From: Geri Emiri
Archeological Parks as Backdrops for Election Campaigns and Shady Investments

From far up north to the deep south, Albania possesses a variety of archeological findings that create a chronological mosaic of the civilizations established during many centuries in our land.

In Fier, since 2005, the antique city of Apollonia functions as a National Archeological Park. Apollonia was established as a city at the start of the seventh century B.C. by Corinthian Greek colonizers.

This interesting fact was used this year during a pre-electoral campaign event by LSI leader Ilir Meta, when he chose this park to discuss his party platform on tourism development.

“I consider tourism as one of the most important pillars, still in its initial stages of exploitation… but which has been utilized in the wrong way for the most part,” Ilir Meta spoke freely about the ministry which is directed by the Socialist Party. But the slogan “A chance through tourism” seems rather ironic for this sector. This party could have given a chance to tourism long time ago, during the last eight years in which it was part of a coalition with both major parties.


This party could have, for example, opposed the destruction of the “Albanian Pompeii” by the construction of a building complex in Durrës. For the sake of tourism, the Ministry of the Environment could have blocked the flow of sewage water into the sea, which was reported last August by website Ishull.

While LSI was careful not to digress from tourism and archeology, the top socialist, Edi Rama used the Apollonia Park as an arena of communication with the loyal young supporters of this political force. The dominating themes were “trusted government” and “caretaker government” while the protection of archeology, the development of tourism, or other government investments were not spoken of.


The director of the Department of Arts and Culture, Arben Skënderi, reacted to this event, while he expressed that it was a violation of law, because organizing any kind of activity that doesn’t have cultural values as its focus, connected directly or indirectly with the promotion of cultural heritage or the site where the activity is happening, is prohibited. It seems that even LSI’s event, for displaying the program of tourism, was apparently violating the same law.

Meta and Rama could escape the crime scene that is surrounded by tape by the office of prosecutor in Durrës at Veliera Square, but couldn’t escape from the rich land of Apollonia. At the beginning of February, two brothers, living in Radostimë village in Fier, located at the foot of Apollonia hills, were arrested by the police, after 264 artifacts were found in their possession.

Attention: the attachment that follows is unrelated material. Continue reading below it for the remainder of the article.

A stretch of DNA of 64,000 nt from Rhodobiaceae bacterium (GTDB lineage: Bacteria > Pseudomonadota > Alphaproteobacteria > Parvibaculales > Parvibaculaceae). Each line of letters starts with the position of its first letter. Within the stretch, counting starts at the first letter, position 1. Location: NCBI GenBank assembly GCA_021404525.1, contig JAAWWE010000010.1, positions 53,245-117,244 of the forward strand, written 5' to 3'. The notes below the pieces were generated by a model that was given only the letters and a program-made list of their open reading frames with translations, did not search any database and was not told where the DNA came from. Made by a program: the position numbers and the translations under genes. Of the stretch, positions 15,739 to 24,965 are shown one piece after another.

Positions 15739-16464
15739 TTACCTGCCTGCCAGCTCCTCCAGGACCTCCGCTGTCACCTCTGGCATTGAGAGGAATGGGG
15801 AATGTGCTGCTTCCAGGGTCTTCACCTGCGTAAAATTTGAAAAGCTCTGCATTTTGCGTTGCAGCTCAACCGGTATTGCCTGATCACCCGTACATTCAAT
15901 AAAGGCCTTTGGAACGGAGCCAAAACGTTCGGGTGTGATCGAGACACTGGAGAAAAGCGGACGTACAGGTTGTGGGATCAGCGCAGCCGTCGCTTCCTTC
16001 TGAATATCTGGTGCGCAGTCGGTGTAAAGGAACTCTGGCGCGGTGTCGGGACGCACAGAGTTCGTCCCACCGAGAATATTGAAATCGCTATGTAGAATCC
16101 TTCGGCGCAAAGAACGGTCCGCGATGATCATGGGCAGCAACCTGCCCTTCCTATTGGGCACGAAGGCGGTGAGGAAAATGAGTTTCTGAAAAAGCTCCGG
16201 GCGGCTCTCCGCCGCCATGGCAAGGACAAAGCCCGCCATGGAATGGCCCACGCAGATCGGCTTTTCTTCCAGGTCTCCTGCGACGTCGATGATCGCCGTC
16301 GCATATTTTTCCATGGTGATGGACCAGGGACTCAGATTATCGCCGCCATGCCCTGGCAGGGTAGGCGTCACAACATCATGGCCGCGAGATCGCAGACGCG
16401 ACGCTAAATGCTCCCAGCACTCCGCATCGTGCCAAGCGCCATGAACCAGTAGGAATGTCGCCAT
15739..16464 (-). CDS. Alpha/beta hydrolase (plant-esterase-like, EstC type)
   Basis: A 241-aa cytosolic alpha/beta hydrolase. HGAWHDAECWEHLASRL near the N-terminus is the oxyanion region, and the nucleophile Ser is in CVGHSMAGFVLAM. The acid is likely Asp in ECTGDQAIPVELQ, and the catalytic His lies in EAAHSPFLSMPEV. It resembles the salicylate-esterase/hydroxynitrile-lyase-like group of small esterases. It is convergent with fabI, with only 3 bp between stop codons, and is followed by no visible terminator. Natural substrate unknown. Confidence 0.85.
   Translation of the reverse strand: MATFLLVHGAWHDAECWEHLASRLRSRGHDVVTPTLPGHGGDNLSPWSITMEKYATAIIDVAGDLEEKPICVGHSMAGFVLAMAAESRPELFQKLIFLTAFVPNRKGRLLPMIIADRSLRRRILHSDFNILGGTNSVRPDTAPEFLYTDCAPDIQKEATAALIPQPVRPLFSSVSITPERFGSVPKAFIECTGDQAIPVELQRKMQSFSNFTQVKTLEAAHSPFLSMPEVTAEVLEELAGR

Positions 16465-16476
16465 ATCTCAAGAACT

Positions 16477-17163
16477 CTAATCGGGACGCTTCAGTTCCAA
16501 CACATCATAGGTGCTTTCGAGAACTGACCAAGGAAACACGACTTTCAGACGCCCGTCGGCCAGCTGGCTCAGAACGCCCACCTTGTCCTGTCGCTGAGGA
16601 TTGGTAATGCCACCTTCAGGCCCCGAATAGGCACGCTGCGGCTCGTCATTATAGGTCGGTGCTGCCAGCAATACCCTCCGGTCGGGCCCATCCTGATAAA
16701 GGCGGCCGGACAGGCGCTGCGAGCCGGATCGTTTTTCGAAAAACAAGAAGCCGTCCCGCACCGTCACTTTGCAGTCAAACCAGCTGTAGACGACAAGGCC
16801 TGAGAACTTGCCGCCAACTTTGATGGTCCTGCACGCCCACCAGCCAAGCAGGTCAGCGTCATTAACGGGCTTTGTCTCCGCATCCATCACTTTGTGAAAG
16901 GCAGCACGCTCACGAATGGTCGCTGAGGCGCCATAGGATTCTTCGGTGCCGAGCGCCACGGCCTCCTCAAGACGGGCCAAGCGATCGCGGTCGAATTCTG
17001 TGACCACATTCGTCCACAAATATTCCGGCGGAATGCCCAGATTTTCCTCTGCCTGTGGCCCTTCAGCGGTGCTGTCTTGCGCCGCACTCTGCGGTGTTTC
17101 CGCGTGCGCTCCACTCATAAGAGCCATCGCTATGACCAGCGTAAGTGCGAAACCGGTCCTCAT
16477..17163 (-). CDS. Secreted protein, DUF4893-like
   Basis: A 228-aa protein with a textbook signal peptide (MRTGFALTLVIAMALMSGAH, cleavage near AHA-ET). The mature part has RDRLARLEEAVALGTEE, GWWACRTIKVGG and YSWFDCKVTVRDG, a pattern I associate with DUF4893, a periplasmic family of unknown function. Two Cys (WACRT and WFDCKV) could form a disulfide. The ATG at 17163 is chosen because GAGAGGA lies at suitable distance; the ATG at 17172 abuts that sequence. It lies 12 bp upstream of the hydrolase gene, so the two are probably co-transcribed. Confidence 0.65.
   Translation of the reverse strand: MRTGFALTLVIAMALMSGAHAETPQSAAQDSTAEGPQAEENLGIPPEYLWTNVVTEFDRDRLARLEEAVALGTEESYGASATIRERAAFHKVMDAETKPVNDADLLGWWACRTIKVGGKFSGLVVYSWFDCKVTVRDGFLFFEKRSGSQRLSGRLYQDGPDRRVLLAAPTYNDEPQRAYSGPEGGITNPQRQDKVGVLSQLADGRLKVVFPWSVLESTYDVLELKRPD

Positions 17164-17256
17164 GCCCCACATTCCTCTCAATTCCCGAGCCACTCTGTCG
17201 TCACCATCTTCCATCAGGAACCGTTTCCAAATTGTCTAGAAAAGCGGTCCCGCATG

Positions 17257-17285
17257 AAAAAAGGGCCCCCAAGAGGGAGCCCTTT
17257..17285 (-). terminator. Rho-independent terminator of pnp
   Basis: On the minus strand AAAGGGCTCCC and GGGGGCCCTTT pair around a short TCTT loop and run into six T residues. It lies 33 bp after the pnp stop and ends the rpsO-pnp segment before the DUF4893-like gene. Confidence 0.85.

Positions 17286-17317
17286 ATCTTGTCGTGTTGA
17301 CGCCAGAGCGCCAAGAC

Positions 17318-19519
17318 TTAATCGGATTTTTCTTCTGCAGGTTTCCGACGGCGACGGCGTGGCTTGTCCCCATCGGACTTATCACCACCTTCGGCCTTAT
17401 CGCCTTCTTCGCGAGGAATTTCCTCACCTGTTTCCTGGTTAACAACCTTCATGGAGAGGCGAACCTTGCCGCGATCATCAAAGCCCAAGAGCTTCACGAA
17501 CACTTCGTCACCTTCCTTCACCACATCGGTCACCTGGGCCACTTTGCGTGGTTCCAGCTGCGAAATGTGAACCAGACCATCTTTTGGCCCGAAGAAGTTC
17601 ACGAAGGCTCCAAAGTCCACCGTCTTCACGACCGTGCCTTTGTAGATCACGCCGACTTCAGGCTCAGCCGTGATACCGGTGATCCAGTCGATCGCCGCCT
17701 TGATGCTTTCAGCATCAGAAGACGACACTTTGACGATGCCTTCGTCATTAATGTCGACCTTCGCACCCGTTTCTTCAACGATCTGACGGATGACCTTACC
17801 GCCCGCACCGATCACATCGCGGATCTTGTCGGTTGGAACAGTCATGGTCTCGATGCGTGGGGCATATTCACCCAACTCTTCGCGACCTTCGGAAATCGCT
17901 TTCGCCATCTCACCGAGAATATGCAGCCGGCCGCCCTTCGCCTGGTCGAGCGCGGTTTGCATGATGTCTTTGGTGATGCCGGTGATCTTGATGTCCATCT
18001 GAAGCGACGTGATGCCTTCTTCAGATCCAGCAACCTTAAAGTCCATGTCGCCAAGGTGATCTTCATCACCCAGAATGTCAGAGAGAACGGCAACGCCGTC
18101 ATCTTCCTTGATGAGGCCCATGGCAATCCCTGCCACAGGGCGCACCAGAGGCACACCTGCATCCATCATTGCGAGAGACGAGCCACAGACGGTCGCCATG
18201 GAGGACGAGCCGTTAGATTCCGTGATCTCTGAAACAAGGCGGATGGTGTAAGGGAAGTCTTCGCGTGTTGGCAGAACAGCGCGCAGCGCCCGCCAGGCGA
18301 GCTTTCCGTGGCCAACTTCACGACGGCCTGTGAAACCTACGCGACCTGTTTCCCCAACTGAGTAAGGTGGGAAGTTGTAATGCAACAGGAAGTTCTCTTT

The Necropolis of Apollonia was transformed into “a Park of Theft” and although guards are responsible for park supervision, treasure hunting was carried as if they were putting holes through Veliera blinds at the midst of day.

But, while politics was detached from Apollonia, an important event for the park, the rehabilitation of the monastery of St. Mary and the landscape in the Archeological Park in Apollonia, an investment of the European Union, was turned into a political brawl.

The Prime Minister was acting differently from last month, when he was attacking his ally on the continuation of the coalition, while yesterday he was handling the protest of the opposition, an event that didn’t seem to belong to politics.


The Park of Apollonia is a temple of culture and any attempt made to occupy it shows the impoverishment in archeological investments in the country. The Archeological Park of Bylis could have been chosen, where Illyrians left their mark, but the roads leading to it aren’t paved. The castle of Grazhdan, Dibër, considered the biggest in the Balkans, could have been chosen, but it has been forgotten.

The hills of Spitall, Durrës, could have been chosen, but there archeological excavations have been missing for decades, prehistoric and ancient periods are sleeping peacefully, underneath the luxurious villas in Kallm with the hope that they will spread on the hills.

The Prime Minister serves also as the head of the National Council of Territory and when he signs for the continuation of the “Urban Renaissance,” he should identify the archeological zoning of Durrës, because the Romans, Ottomans, and others do not need his concrete backstabbing in a time of peace. In the last few months, a number of public and private projects have been signed, in areas where scientific evidence show that there are ancient objects, mosaics, and Roman luxury constructions.

While cultural heritage is becoming an campaign issue, the time after election will decide upon the destiny of Durrës and the Albanian underground. Today is the silence before the storm.